Day 289: I Vitelloni 1953

Day 289

Saturday 14 April 2018   6.53pm

I vitelloni   1953

A Federico Fellini Film

I vitelloni is Fellini’s third film. It’s a straightforward drama about five young men who are drifting through life in a small Italian town. Fausto is a womaniser who has impregnated the local beauty, Sandra.  Morando, Sandra’s brother, follows Fausto around, harbouring ideas of going to the city. Leopoldo wants to be a writer and is trying to find a way to start a career as a playwright. Riccardo wants to be a singer. Alberto hangs out with them, also wandering aimlessly, and is just as unambitious as the rest of them. There seems little hope for any of them escaping their small-town existence. Except for one. It is only Morando who looks to have the hope of a significant future because he breaks away from the group and boards a train taking him away from everything that that small town represents, headed for who knows where? The big smoke? Rome?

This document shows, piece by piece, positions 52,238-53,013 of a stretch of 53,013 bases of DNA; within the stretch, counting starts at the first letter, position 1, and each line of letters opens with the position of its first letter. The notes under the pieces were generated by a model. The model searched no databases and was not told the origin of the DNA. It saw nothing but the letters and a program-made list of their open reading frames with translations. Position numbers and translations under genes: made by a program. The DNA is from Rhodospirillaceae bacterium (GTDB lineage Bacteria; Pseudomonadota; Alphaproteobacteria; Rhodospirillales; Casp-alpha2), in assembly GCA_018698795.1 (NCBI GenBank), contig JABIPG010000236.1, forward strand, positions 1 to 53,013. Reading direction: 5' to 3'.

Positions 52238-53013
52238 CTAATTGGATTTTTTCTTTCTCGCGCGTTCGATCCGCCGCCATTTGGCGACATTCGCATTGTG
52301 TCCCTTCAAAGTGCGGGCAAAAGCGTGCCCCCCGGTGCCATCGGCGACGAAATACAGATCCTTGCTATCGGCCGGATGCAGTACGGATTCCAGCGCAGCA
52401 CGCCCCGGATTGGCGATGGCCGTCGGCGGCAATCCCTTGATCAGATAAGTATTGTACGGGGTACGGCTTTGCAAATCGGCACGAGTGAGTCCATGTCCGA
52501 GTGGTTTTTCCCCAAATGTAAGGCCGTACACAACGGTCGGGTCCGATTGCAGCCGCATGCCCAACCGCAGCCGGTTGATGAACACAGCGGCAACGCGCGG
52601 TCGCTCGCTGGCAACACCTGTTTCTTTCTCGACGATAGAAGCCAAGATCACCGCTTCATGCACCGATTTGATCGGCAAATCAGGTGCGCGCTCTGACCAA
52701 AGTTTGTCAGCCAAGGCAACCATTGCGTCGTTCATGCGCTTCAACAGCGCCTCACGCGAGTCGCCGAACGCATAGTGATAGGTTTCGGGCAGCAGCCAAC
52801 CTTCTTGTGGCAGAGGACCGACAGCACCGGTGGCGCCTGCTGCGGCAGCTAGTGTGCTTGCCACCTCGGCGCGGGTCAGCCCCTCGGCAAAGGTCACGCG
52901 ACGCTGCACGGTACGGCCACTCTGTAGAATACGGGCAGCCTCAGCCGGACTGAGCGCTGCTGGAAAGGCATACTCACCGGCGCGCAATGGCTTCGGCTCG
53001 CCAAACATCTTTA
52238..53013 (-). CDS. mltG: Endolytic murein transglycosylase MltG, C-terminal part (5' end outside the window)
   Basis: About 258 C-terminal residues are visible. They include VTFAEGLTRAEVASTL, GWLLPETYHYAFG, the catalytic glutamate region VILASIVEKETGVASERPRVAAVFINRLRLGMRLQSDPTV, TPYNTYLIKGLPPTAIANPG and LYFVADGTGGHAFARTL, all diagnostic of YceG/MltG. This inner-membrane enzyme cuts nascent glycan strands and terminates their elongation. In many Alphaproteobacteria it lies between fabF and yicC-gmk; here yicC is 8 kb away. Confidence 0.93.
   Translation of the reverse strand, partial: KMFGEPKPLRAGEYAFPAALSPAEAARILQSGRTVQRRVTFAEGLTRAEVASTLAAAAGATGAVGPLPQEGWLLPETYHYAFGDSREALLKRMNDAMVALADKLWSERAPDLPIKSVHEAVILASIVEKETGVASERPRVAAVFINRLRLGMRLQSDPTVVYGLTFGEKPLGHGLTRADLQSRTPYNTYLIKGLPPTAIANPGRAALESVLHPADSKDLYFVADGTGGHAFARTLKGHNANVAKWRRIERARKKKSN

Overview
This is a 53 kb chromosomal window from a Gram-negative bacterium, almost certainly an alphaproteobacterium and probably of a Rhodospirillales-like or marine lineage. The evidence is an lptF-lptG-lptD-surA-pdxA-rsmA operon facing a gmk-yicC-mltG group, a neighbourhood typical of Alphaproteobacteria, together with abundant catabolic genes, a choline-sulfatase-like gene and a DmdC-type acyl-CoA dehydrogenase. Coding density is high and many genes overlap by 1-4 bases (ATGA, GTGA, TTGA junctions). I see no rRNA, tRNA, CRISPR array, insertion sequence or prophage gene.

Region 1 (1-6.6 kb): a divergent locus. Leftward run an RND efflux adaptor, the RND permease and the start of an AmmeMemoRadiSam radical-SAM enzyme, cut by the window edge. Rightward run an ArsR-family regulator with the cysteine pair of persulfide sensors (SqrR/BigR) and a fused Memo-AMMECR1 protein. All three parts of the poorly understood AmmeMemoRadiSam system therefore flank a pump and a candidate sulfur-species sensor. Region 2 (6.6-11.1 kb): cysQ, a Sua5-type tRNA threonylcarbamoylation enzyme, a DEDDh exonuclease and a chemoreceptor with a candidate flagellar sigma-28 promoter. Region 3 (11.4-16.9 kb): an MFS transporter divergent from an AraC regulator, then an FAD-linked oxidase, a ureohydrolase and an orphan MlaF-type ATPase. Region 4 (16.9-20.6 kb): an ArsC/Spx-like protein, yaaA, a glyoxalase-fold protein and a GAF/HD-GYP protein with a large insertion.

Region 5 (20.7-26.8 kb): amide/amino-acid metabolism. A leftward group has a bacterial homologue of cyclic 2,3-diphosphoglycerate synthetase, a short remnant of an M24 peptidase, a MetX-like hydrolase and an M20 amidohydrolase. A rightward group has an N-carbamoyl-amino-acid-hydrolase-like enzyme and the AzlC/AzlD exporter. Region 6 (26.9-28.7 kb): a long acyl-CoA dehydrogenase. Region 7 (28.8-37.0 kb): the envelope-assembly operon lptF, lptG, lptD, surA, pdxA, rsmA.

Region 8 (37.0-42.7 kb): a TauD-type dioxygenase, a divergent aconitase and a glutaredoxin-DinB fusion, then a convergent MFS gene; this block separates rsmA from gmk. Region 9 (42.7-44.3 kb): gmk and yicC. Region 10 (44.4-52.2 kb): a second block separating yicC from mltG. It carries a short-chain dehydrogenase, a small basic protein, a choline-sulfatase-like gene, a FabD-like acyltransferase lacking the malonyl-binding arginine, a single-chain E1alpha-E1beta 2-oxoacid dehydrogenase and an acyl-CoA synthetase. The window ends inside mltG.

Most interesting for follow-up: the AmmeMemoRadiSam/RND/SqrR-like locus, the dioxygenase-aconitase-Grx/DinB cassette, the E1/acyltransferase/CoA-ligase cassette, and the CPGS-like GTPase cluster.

I wonder if there is an autobiographical aspect to this story and whether Fellini sees himself as someone from a small town with daydreams of something bigger, somewhere else?

Fausto – a serial adulterer – is reunited with Sandra at the end. If Fellini had any intention of putting hope into the final scene with Fausto and Sandra, it doesn’t make sense to think there is one chance in a million that Fausto could change. He can’t be anyone other than he has been throughout.  Everything we’ve seen and know about his character has told us everything we need to know about Fausto. But Alberto and Morando – they’re more complex characters.

I vitelloni reminds me of the neo-realism of gritty films like Rocco and His Brothers (1955) and Never On Sunday (1960). I’ve always had  the feeling that Fellini films were likes circuses and contained wildly imaginative scenes, full of dream sequences and altered realities. Not with I vitelloni.

Having dreams is not something that comes out very strongly in ‘I vitelloni’. It’s more a film about not having dreams.

– Philip Powers, April 2018